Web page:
Three Ohio school districts Tuesday presented their programs for ensuring students are ready for life after high school to the State Board of Education, which is in the midst of a long debate on alternatives to test-based graduation standards. Officials from Butler Technology and Career Development Schools, Fairview Park City Schools and Reynoldsburg City Schools shared their approaches to embedding exploration of career and higher education interests throughout their curriculum.
Following Auditor of State Dave Yost’s release of findings that the Electronic Classroom of Tomorrow (ECOT) may have willfully inflated enrollment numbers to get state funding, U.S. Sen. Sherrod Brown (D-OH) is calling on the U.S. Department of Education inspector general to initiate a federal investigation.
Opened recently and running for nearly a month longer, the public auction of Electronic Classroom of Tomorrow (ECOT) assets offers everything from its headquarters building to furniture, garbage cans and cars. All items available for bid are listed at www.ecotauction.com. The sale is being organized by Gryphon USA. It closes Tuesday, June 12.
All of the witnesses on SB135, legislation that provides funding for new voting machines throughout the state, delivered the same message to the House Finance Committee Wednesday: this legislation can’t be passed soon enough. Chief sponsor Sen. Frank LaRose (R-Copley) — the Republican candidate for secretary of state in the fall — laid out a timetable that had counties getting the new machines no later than early 2019 so they can be used in the 2019 “lower demand” elections and ahead of the 2020 presidential election.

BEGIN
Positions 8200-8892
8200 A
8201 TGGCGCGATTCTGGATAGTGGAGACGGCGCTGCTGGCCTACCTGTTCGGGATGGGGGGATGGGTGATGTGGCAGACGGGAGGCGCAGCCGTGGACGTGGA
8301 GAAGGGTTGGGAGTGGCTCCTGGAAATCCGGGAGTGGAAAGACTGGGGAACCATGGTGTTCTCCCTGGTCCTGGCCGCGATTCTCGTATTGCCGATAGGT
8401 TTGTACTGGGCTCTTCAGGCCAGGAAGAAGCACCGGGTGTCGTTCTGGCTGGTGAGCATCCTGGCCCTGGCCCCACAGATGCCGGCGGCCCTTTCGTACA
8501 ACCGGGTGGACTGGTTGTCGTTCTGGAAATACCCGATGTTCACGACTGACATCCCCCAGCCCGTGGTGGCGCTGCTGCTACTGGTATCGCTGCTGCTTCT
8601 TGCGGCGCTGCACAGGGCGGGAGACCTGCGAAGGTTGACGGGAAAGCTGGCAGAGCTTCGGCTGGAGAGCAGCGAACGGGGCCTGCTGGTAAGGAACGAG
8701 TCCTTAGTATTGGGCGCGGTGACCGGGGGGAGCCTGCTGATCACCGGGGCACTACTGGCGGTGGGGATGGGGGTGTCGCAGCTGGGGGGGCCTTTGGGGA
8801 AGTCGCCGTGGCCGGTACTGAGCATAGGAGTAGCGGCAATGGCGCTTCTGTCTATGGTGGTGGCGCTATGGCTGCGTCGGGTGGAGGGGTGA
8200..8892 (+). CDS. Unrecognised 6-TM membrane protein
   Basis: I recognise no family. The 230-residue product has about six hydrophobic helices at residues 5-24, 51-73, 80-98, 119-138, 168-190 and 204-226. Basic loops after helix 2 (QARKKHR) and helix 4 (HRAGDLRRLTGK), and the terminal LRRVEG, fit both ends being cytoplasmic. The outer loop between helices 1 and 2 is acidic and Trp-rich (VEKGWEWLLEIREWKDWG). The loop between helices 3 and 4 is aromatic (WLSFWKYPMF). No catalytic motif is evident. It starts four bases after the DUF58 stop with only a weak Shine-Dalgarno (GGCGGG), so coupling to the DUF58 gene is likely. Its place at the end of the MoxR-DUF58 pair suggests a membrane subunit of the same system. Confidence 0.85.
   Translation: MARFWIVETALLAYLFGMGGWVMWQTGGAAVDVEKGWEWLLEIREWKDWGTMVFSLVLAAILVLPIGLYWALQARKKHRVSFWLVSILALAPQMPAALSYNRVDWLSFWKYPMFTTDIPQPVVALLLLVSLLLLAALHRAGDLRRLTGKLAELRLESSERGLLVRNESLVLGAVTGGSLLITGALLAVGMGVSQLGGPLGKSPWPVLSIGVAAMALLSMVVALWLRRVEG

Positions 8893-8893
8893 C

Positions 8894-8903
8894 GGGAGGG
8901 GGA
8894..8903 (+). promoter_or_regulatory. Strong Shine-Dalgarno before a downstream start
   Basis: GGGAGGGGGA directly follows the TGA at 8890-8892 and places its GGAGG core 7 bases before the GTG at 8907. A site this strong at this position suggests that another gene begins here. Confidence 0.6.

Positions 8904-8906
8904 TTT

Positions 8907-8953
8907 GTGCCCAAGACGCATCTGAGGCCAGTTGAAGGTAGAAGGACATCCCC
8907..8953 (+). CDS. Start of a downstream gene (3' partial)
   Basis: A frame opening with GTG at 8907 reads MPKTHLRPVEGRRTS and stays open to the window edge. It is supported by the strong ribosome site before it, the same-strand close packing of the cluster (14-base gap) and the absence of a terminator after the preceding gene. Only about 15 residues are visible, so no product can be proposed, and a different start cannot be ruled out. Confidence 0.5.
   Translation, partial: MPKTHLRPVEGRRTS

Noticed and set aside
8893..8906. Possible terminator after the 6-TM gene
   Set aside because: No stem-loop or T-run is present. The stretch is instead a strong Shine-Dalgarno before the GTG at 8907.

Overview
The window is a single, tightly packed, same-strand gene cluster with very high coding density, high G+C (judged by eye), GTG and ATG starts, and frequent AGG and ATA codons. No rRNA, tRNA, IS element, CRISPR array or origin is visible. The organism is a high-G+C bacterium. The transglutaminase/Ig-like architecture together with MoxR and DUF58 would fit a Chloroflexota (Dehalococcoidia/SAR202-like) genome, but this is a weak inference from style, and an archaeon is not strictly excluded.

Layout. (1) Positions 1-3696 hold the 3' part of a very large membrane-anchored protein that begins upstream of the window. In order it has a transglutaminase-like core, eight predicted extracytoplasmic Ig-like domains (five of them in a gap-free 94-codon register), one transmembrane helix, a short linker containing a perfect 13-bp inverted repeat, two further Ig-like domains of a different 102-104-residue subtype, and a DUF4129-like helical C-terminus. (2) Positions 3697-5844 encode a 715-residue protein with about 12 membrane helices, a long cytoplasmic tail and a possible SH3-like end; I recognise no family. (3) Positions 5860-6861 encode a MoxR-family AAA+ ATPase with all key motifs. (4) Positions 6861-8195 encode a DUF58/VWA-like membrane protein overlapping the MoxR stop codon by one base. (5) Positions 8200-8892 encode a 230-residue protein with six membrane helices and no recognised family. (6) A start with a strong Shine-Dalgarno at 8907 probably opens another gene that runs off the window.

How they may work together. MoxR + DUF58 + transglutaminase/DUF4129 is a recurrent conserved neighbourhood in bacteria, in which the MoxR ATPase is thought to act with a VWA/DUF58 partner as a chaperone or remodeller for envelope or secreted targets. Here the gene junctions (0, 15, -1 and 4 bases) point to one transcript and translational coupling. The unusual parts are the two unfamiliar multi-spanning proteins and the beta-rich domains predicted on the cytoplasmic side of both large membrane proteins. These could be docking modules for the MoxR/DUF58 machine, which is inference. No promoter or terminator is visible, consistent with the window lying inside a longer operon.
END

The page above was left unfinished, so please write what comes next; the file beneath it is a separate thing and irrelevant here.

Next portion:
Beyond the main headlines about who won and lost, the recent primary election reflected a number of tidbits about Ohio’s electorate and political climate, including the fact that Republicans saw higher turnout in the high-profile gubernatorial primaries, that this year’s congressional redistricting ballot issue got more support than 2015′s General Assembly redistricting issue, and that most incumbents prevailed in legislative races despite lots of “outsider” rhetoric.
Sen. Joe Schiavoni (D-Boardman) and his lieutenant governor pick, Stephanie Dodd, officially endorsed Democratic gubernatorial nominee Richard Cordray and his running mate, Betty Sutton. Schiavoni and Dodd came in third in the Democratic primary with about 9 percent of the vote, according to unofficial results.
Attorney General Mike DeWine’s campaign announced Monday that it had raised over $1 million in the 72-hour period following his victory in the gubernatorial primary.
A poll released this week shows Sen. Troy Balderson (R-Zanesville) with a 2-percentage point lead over Franklin County Recorder Danny O’Connor in the August special election.
The following endorsements were made over the week:
- The Human Rights Campaign endorsed Aftab Pureval for the 1st Congressional District.